The Oracle Bones and the Continuity of the Chinese Civilization
Posted on: 09 July 2018 by Adam Volkov
The Chinese civilization may not be the oldest in the world, but it is certainly the longest, lasting continuously for five thousand years until present day. Many factors contribute to its longevity, but the Chinese written language no doubt has a lot to do with it.
Unlike phonetic writing systems where the words are written with alphabets and spelled more or less like how they sound, the Chinese language uses "characters," which are pictorial representations of images or ideas. These characters transcend regional dialectic variance and the changing of times and serve as a unifying force for the Chinese people.
For example, let’s take the word “sun”. Although the pronunciation of the word “sun” has changed over the centuries or may be divergent across different regions, the sun symbol can be easily recognized. So while there are various forms of spoken Chinese, some of which are mutually unintelligible as German vs. Spanish, there is only one form of written Chinese. Try to imagine that all European language-speaking people decided to adopt the same written language, the French can continue to call the sun Soleil, the Spaniard's sol; everyone might not be able to understand each other's speaking language, but all can communicate with each other through the written language.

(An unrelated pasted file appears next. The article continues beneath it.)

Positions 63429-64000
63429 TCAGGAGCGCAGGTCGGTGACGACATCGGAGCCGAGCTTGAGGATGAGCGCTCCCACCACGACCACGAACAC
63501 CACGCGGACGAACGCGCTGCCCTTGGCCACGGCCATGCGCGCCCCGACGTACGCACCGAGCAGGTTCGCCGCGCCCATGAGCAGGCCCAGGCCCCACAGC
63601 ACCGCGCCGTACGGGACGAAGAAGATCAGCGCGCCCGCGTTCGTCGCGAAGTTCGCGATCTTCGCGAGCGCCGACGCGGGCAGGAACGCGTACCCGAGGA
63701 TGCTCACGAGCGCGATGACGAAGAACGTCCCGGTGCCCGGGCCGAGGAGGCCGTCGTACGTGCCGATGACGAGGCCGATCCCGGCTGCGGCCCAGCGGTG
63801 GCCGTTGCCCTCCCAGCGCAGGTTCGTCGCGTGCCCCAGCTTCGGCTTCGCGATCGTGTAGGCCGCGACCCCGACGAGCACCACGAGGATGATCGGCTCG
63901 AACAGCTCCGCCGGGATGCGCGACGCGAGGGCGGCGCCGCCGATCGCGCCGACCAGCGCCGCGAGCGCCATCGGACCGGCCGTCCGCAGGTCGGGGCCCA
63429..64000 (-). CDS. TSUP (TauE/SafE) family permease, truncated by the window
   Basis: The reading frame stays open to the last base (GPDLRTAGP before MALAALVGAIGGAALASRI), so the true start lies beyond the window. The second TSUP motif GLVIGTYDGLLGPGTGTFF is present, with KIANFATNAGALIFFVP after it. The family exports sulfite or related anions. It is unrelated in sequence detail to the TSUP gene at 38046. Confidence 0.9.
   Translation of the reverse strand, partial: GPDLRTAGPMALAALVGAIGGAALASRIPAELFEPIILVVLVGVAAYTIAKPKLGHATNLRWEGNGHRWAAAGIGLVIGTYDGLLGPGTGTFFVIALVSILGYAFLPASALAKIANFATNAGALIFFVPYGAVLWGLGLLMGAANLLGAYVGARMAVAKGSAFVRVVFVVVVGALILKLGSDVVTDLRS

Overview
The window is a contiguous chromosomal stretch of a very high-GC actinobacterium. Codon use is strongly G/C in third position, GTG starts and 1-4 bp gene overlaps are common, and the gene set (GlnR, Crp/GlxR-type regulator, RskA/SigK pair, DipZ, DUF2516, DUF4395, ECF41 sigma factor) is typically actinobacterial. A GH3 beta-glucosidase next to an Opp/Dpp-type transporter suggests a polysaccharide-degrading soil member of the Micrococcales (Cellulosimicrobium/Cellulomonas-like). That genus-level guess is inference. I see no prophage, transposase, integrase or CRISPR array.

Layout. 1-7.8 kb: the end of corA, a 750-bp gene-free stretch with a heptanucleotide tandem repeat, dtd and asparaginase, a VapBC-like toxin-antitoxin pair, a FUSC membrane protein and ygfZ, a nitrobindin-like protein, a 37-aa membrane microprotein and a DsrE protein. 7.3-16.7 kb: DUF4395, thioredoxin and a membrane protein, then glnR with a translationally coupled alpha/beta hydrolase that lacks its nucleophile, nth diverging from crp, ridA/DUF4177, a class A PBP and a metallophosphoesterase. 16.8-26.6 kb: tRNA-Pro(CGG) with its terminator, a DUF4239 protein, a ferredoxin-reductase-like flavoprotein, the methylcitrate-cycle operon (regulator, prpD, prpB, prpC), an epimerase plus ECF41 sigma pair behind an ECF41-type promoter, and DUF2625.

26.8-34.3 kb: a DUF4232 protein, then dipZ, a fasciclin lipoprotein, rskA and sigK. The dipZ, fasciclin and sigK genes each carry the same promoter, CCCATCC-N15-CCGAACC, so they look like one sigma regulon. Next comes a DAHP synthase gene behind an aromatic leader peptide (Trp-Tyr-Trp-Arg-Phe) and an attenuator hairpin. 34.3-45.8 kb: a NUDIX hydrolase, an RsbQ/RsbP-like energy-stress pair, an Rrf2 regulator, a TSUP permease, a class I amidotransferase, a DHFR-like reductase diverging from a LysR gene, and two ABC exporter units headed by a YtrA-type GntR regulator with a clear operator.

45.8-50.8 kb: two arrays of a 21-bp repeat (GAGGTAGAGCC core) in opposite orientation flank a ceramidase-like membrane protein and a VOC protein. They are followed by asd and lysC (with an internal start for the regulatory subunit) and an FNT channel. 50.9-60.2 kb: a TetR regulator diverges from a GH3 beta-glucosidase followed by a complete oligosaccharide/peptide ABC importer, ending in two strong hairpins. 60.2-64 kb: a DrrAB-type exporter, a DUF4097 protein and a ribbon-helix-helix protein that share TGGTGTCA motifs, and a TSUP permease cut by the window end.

The earliest known form of Chinese writing dates back 7,000 as symbols on potteries discovered at a Neolithic village near the current day city of Xi'an. A more mature form of Chinese writing appeared 4,800 years ago, carved on a few pieces of wine containers made of clay. However, only a few Chinese characters were discovered on these vessels. By 14th-11th BC, Chinese writings appeared on large quantities of tortoise shells and animal bones, called Oracle Bones, which were used for divination for the royal court on issues such as warfare, disaster, rain, the season and hunting expedition.
When a king needed divine guidance or communication, he would order tortoise shells or cattle bones to be heated. The subsequent cracks that appeared on the shells and bones were thought to contain divine messages. After the king and his priests had interpreted the meaning of those messages, the text of that interpretation, as well as the initial questions posed to supernatural beings, would be carved on the shells and bones. The oracle bone texts also contain some of the world's earliest astronomical records, such as those on comets and lunar eclipses, since, like other ancient people, the Chinese believed heavenly objects and events had a huge influence over life on earth.
The discovery of the oracle bones was purely an accident. In 1899, a famed Chinese scholar was traveling in the Henan Province fell ill. He went to the local pharmacy and was given some "dragon bones" to be ground up as medicine. These "dragon bones" were dug up by local people from nearby fields and were thought to have medicinal if not magical powers.
The scholar noted that there were strange writings carved on the bones, and realized they must be an ancient form of Chinese writing. He immediately started collecting the bones and devoted his life to studying the writings which were later determined to be from the 14th-11th BC, China's Yin dynasty. Archeological excavations in those fields led to the discoveries of ruins of the Yin Capital. Below is a picture of an oracle bone.
Although over the centuries, the cursory and spontaneous style of the oracle bone writing has evolved into a more compact and refined form, the essence of the Chinese writing system has remained intact, contributing to the cohesiveness of the Chinese culture and the Chinese nation over the millennium.